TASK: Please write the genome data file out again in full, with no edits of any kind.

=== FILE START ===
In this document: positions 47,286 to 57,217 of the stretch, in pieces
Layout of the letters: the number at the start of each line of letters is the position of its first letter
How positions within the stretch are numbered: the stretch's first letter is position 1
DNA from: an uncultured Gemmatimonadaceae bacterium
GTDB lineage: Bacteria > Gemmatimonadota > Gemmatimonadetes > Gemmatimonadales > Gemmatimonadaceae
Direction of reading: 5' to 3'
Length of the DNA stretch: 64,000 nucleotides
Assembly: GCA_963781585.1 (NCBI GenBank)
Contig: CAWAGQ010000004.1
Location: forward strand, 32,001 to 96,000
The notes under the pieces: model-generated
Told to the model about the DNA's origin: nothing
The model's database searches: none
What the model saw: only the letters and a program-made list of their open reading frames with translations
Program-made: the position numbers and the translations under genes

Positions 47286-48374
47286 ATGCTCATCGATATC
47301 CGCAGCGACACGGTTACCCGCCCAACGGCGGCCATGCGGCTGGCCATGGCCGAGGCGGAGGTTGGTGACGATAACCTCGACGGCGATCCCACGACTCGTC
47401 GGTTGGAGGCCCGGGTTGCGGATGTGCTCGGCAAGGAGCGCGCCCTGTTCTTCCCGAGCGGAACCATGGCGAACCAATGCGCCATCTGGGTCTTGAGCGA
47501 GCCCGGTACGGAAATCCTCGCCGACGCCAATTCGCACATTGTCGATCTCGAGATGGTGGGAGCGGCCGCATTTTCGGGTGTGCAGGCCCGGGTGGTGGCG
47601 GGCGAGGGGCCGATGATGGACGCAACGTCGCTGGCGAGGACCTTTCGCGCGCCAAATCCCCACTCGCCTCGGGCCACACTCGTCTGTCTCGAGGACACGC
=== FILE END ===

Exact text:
In this document: positions 47,286 to 57,217 of the stretch, in pieces
Layout of the letters: the number at the start of each line of letters is the position of its first letter
How positions within the stretch are numbered: the stretch's first letter is position 1
DNA from: an uncultured Gemmatimonadaceae bacterium
GTDB lineage: Bacteria > Gemmatimonadota > Gemmatimonadetes > Gemmatimonadales > Gemmatimonadaceae
Direction of reading: 5' to 3'
Length of the DNA stretch: 64,000 nucleotides
Assembly: GCA_963781585.1 (NCBI GenBank)
Contig: CAWAGQ010000004.1
Location: forward strand, 32,001 to 96,000
The notes under the pieces: model-generated
Told to the model about the DNA's origin: nothing
The model's database searches: none
What the model saw: only the letters and a program-made list of their open reading frames with translations
Program-made: the position numbers and the translations under genes

Positions 47286-48374
47286 ATGCTCATCGATATC
47301 CGCAGCGACACGGTTACCCGCCCAACGGCGGCCATGCGGCTGGCCATGGCCGAGGCGGAGGTTGGTGACGATAACCTCGACGGCGATCCCACGACTCGTC
47401 GGTTGGAGGCCCGGGTTGCGGATGTGCTCGGCAAGGAGCGCGCCCTGTTCTTCCCGAGCGGAACCATGGCGAACCAATGCGCCATCTGGGTCTTGAGCGA
47501 GCCCGGTACGGAAATCCTCGCCGACGCCAATTCGCACATTGTCGATCTCGAGATGGTGGGAGCGGCCGCATTTTCGGGTGTGCAGGCCCGGGTGGTGGCG
47601 GGCGAGGGGCCGATGATGGACGCAACGTCGCTGGCGAGGACCTTTCGCGCGCCAAATCCCCACTCGCCTCGGGCCACACTCGTCTGTCTCGAGGACACGC